Queer Places:
Transylvania University, 300 N Broadway, Lexington, KY 40508, Stati Uniti
Ohio State University, Columbus, OH 43210, Stati Uniti
University of Pennsylvania (Ivy League), 3355 Woodland Walk, Philadelphia, PA 19104
Temple University, 1801 N Broad St, Philadelphia, PA 19122, Stati Uniti
Vanderbilt University, 2201 West End Ave, Nashville, TN 37235, Stati Uniti
Spring Grove Cemetery, 4521 Spring Grove Ave, Cincinnati, OH 45232, Stati Uniti

Image result for John E. FryerJohn Ercel Fryer, M.D. (November 7, 1937 – February 21, 2003) was an American psychiatrist and gay rights activist best known for his anonymous speech at the 1972 American Psychiatric Association (APA) annual conference where he appeared in disguise and under the name Dr. Henry Anonymous. This event has been cited as a key factor in the decision to de-list homosexuality as a mental illness from the APA's ''Diagnostic and Statistical Manual of Mental Disorders''. The APA's "John E. Fryer, M.D., Award" is named in his honor.[1]

Fryer was born in Winchester, Kentucky, to Ercel Ray Fryer and Katherine Zempter Fryer. He was in the second grade of his elementary school at 5 years old,[2] graduated from high school at 15, and earned a bachelors degree from Transylvania College in Lexington, Kentucky, when he was 19. He received his medical degree from Vanderbilt University in Nashville, Tennessee, in 1962, and did his medical internship at Ohio State University.[3] He began his psychiatric residency at the Menninger Foundation in Topeka, Kansas, but left on the advice of a psychoanalyist due to the depression caused by having to hide his homosexuality; he later described Menninger as having "a lot of homophobia." He moved to Philadelphia, where he held a residency at the University of Pennsylvania, but was forced to leave because of his homosexuality; he completed his residency in 1967 at Norristown State Hospital.[4]

Around the mid-1960s, Fryer began to receive referrals from Alfred A. Gross,[5] the Executive Secretary of the George W. Henry Foundation – co-founded by Gross and Henry in 1948 to help those "who by reason of sexual deviation are in trouble with themselves, the law or society"; to treat homosexual men who had run afoul of the law, and to testify on their behalf in court cases.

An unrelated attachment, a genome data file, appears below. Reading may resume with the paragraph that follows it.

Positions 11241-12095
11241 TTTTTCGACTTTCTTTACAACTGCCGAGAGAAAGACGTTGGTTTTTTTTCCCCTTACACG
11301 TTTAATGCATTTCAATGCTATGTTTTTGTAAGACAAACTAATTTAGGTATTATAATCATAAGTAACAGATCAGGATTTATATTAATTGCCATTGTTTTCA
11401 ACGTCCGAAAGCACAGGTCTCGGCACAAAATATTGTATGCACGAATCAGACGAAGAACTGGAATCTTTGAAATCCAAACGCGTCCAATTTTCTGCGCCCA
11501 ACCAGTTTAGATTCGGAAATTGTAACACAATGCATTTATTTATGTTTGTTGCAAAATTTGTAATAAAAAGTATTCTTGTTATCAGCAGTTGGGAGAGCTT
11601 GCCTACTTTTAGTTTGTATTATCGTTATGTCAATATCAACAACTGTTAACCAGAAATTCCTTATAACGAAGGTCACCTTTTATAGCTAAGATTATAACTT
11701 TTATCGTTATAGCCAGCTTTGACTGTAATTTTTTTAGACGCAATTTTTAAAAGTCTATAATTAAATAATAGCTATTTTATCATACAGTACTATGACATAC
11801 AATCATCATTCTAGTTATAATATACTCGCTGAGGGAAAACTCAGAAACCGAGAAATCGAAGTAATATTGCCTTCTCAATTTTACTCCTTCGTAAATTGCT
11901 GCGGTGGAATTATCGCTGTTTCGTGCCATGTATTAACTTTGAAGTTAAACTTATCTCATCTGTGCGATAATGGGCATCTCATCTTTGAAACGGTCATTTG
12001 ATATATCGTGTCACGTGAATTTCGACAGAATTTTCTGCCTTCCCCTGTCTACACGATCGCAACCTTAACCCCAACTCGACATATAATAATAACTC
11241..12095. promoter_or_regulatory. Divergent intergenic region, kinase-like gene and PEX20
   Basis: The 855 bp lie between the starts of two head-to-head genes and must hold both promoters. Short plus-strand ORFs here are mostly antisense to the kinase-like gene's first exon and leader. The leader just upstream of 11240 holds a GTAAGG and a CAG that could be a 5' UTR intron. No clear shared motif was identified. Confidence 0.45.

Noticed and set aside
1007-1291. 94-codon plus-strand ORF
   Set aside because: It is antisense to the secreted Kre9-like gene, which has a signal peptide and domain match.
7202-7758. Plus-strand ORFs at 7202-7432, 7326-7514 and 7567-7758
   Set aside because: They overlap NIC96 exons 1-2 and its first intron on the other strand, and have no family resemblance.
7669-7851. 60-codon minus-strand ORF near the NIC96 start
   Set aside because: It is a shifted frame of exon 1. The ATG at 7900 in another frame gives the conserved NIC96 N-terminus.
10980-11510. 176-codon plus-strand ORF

Fryer joined the medical faculty of Philadelphia's Temple University in 1967. As of January 1969, he was an instructor in psychiatry there.[6] He worked in the community health center in North Philadelphia, and became active in the Health Care and Human Values Task Force, using a $5,000 grant to that organization to create a group he called "Ars Moriendi" to deal with matter concerning the professional reaction to death and dying. This later became the International Work Group on Death, Dying, and Bereavement.

Temple University, Philadelphia, PA

Fryer became a professor at Temple, both of psychiatry, and of family and community medicine. He specialized in the treatment of drug and alcohol addiction as well as in death and bereavement.[7] Sometime after 1973, he began treating gay men with AIDS who were dying, seeing them in his home office rather than in his practice at Temple, for reasons of patient confidentiality. He was involved in setting up Physicians in Transition, Temple's Family Life Development Center, the APA's International Work Group on Death, Dying, and Bereavement and the Philadelphia AIDS Task Force. In 1980, at the behest of Dame Cicely Saunders, founder of London's St Christopher's Hospice, he took a sabbatical from Temple and helped to restructure the hospice's education department. He retired from Temple in 2000.

In 2002, it was reported that Fryer had accepted a position at a hospital in the Northern Territory of Australia, but he never took up that post.

Fryer was also a musician, playing the organ. For 30 years was the choirmaster of St. Peter's Church in the Germantown neighborhood of Philadelphia where he lived;[8] he also played the organ for Temple University graduations.

Fryer was being treated for diabetes and pulmonary sarcoidosis, and eventually died from gastrointestinal bleeding and aspiration pneumonia in 2003.[9][10]

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